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Marrakesh

Marrakesh in a Day

After returning to Rabat from El Jadida to regroup and repack, we spent the next four days in three cities and a total of 20+ hours on the train. The first stop: Marrakesh known as the red city since all the buildings are a soothing terra cotta color giving the whole city a serene feeling. Surrounded by the majestic Atlas Mountains, it’s also home to the famous Jemma El Fna Sqaure. But, could we really take it all in with less than 24 hours there? Yes! Here’s how…

Casablanca Oasis Train Station

We woke up early to make it to the 8 a.m. train, and were almost on time until we ended up leaving the house a few minutes too late. We did get on the train just a few moments before it was about to take off. Along the way, the landscape showed us olive groves, pumpkin patches and rows of carmose. The winter rains made plenty of hay which was stacked in field after field as the train moved closer to the hills. I couldn’t wait to show my parents the huge mountains, but in the summer, they are covered in thick clouds and it’s as if they don’t even exist. We arrived and found a taxi driver to take us to the Golden Tulip Farah Marrakesh. The grand taxis were asking for 40 DH, but we found a guy with a van who took us for 30 DH. We were starving, but all hotels require you to fill out paperwork, and then they couldn’t seem to find our reservation. I booked online directly through their website and when they finally used my confirmation number, they found us. It seems we got an upgrade in the process, because I reserved a superior room, but we got placed in a two-floor bungalow!

Marrakesh Jemaa El Fna Square

Our original plan was to drop off our bags and head to Jemma el Fna for lunch at Cafe Toubkal before heading back to the hotel to relax by the pool. Unfortunately, the hotel is a little further away from the Square than we thought, so we opted for lunch by the pool, a swim and a nap. Yes, we ate hotel food in Marrakesh! The sun was shining so we spent a few hours lounging before taking hot showers in the hotel room and finally making our way to the Square. It was about a 40 minute walk with a stop to get my dad up on a camel. We passed the Koutoubia Mosque and crossed the busy streets to finally reach the hustle and bustle. Snake charmers, monkeys, belly dancing boys, henna ladies, and all greeted us with their hungry eyes.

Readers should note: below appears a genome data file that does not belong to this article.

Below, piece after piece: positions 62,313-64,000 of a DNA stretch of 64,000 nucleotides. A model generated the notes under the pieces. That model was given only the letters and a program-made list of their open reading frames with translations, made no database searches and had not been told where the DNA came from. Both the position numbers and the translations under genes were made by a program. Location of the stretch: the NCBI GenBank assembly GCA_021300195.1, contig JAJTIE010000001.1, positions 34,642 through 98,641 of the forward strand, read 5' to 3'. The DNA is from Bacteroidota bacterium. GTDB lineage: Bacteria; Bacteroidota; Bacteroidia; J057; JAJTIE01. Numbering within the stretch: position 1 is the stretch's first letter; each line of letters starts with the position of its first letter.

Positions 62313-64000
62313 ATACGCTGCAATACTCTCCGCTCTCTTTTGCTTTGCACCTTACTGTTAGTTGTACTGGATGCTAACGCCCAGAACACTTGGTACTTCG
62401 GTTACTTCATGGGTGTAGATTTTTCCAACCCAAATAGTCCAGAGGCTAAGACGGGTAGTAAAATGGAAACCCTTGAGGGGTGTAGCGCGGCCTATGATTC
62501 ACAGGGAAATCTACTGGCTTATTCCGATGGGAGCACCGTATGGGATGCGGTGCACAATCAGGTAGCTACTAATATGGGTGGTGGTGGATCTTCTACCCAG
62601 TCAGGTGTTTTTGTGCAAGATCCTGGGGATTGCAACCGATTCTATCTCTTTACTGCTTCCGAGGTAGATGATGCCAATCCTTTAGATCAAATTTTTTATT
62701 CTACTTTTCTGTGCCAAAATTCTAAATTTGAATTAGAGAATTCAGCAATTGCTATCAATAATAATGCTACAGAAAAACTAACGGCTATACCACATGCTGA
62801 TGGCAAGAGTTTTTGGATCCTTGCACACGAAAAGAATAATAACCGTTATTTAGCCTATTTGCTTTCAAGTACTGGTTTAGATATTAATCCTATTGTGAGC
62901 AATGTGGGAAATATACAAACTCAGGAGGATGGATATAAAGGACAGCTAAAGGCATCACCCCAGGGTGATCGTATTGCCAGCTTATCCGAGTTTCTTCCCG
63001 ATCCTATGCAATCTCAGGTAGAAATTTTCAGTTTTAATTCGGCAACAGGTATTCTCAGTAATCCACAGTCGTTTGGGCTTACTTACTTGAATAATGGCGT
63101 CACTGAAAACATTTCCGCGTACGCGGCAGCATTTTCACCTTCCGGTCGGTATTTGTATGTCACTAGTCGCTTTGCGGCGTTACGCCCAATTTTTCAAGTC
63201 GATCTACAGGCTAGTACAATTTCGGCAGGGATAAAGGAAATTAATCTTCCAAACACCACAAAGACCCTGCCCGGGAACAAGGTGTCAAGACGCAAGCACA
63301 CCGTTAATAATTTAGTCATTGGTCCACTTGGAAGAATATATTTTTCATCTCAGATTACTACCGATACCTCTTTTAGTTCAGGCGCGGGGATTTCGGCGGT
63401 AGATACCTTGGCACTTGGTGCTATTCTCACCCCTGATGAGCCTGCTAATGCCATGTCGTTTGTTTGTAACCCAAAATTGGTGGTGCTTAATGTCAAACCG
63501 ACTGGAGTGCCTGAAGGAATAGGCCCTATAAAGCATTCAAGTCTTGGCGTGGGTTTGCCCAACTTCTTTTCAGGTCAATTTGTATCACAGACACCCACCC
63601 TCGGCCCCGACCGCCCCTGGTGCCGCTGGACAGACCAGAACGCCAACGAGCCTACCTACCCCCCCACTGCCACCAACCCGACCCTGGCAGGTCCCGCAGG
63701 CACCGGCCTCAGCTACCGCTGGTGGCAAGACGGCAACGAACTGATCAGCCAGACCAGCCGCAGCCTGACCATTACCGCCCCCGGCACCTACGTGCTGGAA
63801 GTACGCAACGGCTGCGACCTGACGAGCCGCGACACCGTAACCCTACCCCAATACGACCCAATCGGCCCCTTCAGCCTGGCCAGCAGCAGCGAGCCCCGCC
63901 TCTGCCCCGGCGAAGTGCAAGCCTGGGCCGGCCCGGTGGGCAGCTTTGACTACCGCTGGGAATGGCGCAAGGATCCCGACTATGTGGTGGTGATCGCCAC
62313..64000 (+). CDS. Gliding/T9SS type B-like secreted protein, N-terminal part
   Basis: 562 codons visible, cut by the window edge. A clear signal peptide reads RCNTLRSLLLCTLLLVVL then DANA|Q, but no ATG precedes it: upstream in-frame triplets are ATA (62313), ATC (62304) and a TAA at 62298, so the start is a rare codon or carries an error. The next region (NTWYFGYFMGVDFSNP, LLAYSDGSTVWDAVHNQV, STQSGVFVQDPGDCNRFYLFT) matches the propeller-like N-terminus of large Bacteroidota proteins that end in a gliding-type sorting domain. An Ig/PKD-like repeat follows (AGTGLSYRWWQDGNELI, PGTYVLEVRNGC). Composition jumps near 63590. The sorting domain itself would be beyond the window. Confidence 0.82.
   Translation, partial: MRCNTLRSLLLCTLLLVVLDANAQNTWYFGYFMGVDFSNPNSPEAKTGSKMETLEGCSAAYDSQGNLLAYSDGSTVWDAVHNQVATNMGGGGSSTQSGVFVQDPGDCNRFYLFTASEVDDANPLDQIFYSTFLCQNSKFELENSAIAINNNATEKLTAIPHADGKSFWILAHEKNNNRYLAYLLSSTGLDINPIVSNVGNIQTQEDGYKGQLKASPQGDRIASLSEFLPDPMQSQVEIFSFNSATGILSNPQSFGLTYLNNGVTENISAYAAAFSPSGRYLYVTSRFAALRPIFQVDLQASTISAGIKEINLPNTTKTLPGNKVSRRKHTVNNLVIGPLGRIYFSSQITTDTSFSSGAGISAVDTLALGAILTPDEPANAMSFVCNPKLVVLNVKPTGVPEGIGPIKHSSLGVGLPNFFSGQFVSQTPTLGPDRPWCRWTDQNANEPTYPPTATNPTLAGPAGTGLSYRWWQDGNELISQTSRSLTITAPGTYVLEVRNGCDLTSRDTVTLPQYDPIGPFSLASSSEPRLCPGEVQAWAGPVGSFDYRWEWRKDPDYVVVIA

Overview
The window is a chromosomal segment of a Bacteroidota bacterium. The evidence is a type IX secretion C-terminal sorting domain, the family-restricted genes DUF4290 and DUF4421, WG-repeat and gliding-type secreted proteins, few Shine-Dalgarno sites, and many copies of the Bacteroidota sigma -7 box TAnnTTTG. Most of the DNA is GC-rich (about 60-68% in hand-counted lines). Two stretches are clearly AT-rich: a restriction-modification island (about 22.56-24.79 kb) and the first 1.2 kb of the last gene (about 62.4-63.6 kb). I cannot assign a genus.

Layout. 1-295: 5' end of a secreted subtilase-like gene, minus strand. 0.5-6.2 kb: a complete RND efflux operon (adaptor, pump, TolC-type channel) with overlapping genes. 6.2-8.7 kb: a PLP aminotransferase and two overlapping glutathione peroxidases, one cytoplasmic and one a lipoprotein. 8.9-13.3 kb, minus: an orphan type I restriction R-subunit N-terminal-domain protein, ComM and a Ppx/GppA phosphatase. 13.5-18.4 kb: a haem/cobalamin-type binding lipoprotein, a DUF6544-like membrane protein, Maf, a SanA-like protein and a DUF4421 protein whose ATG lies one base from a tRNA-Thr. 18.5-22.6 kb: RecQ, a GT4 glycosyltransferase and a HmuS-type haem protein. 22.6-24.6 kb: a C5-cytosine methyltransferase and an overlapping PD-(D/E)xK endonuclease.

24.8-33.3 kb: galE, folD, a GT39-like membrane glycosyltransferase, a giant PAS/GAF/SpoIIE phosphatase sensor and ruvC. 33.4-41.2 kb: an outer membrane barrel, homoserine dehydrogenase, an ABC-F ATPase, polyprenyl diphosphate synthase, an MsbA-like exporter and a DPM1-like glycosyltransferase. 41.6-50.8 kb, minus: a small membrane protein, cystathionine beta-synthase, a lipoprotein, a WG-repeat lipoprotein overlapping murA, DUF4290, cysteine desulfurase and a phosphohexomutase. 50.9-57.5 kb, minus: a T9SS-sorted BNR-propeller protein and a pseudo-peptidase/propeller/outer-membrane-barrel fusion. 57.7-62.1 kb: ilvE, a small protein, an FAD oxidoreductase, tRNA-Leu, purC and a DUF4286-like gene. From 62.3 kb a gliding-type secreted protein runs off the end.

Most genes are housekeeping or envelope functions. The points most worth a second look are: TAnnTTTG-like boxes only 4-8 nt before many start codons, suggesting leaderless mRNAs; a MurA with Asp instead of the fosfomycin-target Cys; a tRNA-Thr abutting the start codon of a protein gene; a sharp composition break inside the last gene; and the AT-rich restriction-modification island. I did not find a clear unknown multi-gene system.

We tried some of the fresh squeezed orange juice, a requisite, before heading into the maze of souks for some shopping. We decided on a horse drawn carriage ride because it was a little too early for us to eat dinner. This is also an affordable must for seeing the rest of the city, especially when you are short on time. A 45-minute ride is only 125 DH, and the ride prices are regulated now, so you don’t have to haggle with the drivers. Along the way you’ll pass the Koutoubia Mosque, travel through the tight streets of neighborhoods out into the wider lanes of the main roads and passed a few little gardens before passing the gates of the Palace in Marrakesh. Don’t try to take a picture there!

Jemaa El Fna Food

Finally ready to eat, we braved the tents in the middle of the Jemma el Fna Square to find a place to eat. This is also a required stop on a Marrakesh visit. Whether you want to try escargot or sheep’s brain, or just have a meal of delicious little dishes, you must take a seat at one of the tables. You’ll immediately be served with bread, dipping sauces and olives. (They will charge you for this in the end, but it’s worth the few extra DH.) We ordered tangia, one of Marrakesh’s main dishes, seafood and mutton brochettes with salad and complimentary mint tea. If you can stand the heat, try a cup of khedenjal, a hot spicy tea that’s like drinking a cup of melted red hot candies from one of the stalls on the outer edges of the tents. Feeling stuffed, we walked it off with a few circles around the square before heading back for the long walk to our hotel.

Marrakesh "Souk" Market

We were beat when we finally arrived to cool air conditioned rooms and crisp sheets. We decided to take the very earliest train to get a head start to Fez in the morning so that was all we saw of Marrakesh. But honestly, we felt we really did take advantage of the short trip seeing all the things any guide book recommends. If we had one more morning, a visit to the Yves Saint Laurent garden and lunch at Cafe Toubkal would have topped it off perfectly.

Marrakesh Berber Village

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